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Deed in lieu

While a foreclosure is the first thought for many homeowners when they can't keep up with payments, many don't know that a deed in lieu of foreclosure can be a better option. 

What is Deed in Lieu of Foreclosure?
Deed in lieu of foreclosure is a document in which the owner transfers the title and all interests of the property to the lender to satisfy a loan that is in default and to avoid foreclosure proceedings. It relieves a lot of the stress, time consumption, and consequences of an actual foreclosure. A deed in lieu is commonly done when the property is worthless in the current market than when the mortgage was received. 

Things to Know

Deed in lieu is the homeowner voluntarily handing back the deed to the lender to release the homeowner of the mortgage obligations. However, this doesn't mean the lender or bank has to accept the deed in lieu agreement. The lender can reject to accept the offer for many reasons such as liens on property, poor condition of the home, depreciated value of the home, or a foreclosure benefits the lender more when it comes to deals with government-backed loans. But there is a good change, a deed in lieu will be accepted with the property is in good condition because it will be quicker and easier for the lender to sell after. Also, it saved the lender's court fees that would otherwise go into foreclosure.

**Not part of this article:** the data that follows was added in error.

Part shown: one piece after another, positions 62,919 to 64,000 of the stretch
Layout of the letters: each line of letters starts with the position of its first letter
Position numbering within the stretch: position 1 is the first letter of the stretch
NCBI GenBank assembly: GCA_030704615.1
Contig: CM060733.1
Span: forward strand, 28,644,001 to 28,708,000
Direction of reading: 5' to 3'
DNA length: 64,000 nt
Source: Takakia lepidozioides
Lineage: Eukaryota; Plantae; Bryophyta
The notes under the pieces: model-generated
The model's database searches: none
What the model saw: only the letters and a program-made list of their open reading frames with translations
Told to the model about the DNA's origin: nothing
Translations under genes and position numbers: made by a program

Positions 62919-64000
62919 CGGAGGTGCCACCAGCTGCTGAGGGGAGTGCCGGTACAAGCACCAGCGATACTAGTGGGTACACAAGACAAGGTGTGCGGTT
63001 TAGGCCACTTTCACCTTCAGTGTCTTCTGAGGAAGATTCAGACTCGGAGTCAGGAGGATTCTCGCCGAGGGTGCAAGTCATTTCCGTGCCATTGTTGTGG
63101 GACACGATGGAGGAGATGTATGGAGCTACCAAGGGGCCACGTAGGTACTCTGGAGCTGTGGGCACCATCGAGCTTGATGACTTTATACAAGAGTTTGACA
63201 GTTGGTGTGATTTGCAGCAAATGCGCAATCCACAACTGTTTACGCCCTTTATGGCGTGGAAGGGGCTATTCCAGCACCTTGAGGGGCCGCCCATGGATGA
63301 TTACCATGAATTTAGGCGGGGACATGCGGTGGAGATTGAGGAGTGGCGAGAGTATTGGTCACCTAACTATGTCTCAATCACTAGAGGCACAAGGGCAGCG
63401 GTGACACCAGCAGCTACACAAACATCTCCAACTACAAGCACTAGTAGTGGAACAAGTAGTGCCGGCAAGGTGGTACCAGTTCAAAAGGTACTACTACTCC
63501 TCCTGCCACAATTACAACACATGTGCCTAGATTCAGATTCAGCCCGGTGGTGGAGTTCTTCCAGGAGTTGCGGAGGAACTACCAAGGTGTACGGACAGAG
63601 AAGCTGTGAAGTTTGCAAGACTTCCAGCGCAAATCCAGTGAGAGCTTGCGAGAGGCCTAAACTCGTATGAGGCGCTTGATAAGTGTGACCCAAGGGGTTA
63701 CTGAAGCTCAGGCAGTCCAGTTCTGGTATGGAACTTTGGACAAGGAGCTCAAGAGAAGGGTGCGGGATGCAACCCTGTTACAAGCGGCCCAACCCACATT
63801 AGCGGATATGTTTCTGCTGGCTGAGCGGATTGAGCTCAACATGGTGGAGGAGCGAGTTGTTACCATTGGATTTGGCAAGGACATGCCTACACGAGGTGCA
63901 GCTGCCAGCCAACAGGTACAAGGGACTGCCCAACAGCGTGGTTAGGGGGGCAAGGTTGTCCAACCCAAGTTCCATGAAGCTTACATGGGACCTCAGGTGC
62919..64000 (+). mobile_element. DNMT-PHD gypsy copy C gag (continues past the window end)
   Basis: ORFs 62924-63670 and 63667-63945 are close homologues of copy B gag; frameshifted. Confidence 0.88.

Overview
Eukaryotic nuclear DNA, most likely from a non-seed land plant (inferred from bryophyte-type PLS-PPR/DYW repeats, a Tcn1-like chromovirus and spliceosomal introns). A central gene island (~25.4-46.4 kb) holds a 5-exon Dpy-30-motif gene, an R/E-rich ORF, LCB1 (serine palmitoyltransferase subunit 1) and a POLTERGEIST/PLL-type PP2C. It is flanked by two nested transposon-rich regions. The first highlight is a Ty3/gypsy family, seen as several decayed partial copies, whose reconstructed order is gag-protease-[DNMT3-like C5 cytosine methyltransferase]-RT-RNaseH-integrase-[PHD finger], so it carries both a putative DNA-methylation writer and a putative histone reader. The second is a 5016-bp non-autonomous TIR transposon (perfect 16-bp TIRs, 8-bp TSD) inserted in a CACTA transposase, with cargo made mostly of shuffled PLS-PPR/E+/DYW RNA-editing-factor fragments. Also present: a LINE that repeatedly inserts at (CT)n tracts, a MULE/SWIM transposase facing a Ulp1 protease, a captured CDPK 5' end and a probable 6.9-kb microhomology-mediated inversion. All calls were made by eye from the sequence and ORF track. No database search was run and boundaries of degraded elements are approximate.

What are the repercussions?

The most obvious repercussion is that you will lose your home and have to move out. Also, a deed in lieu agreement still damages your credit score like a foreclosure. However, a foreclosure stays on your record for 7 years, but a deed in lieu stays on your record for 4 years. This makes a big difference when applying for other mortgages and loans in the future. Lastly, you might have to pay tax to the IRS for the loan forgiven under IRS law. Overall, it is a better deal than a foreclosure on your home.

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